My purpose is not to exalt Paul but is to exhort us. I think that, as radical as the statement of Philippians 1:21 is, it is the statement of the normal Christian life. Elsewhere, the New Testament declares that we have been crucified with Christ (Galatians 2:20). We have been united with Christ in His death and resurrection (Romans 6:5). We have lost our life for His sake (Matthew 10:39). We have left everything and followed Him (Mark 10:28). In other words, “To live is Christ.” And since that is the case, the disciple’s “spiritual service of worship (Romans 12:1)” is to give himself or herself to a life of fruitful labor.


            If we have made the commitment to seek to live in fruitful labor, then we must take the time to think through what that looks like for us. The details will be different for each disciple because the Lord has called us into different roles and various vocations and diverse circumstances. For Paul, fruitful labor included writing thirteen New Testament books and proclaiming the gospel as a pioneer missionary over the known world. For most of us, our fruitful labor will be more modest. Nevertheless, I believe we need to consider how we can make the most of the time (Ephesians 5:16) and spend our lives in ways which manifest our commitment to Christ in Christ-honoring labors.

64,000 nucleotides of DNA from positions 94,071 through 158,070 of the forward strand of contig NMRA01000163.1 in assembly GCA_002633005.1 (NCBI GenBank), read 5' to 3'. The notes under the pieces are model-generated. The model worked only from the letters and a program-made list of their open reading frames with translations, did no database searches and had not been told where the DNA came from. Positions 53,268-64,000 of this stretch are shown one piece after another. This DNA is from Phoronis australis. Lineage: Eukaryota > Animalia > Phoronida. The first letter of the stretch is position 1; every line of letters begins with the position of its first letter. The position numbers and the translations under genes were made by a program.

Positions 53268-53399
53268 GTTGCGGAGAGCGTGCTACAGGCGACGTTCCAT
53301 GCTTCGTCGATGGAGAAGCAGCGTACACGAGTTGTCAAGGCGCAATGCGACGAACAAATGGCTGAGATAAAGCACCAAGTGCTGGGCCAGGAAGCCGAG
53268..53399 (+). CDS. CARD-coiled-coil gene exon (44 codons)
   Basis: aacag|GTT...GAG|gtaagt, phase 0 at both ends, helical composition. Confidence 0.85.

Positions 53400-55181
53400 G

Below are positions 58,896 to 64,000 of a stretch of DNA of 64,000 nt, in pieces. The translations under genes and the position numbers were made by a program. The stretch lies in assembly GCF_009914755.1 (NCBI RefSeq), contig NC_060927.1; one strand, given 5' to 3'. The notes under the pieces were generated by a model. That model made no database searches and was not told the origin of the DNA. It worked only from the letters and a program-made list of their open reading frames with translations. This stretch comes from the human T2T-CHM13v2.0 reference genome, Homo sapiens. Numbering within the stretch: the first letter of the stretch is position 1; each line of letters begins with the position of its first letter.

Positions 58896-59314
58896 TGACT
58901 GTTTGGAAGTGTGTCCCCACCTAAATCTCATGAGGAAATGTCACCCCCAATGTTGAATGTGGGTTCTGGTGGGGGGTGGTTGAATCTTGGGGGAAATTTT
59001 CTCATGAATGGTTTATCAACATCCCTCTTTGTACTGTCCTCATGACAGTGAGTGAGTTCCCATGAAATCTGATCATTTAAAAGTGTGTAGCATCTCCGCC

Here are some ideas for where to start in finding your fruitful labors.

  • Your current roles and relationships will define some of these labors. In your spheres of influence you can “let your light shine before men,” you can “let your speech be gracious, seasoned with salt,” you can be an ambassador for Christ, a fisher of men, a sower who went out to sow, etc.
  • Consider Ephesians 2:10, which states that God has prepared our good works beforehand (in eternity past), that we would walk in them. Meditating on this verse may give some direction on where you might find your fruitful labor.
  • Be intentional and keep the idea of fruitful labor consciously in your mind. Develop a “fruitful labor” mindset.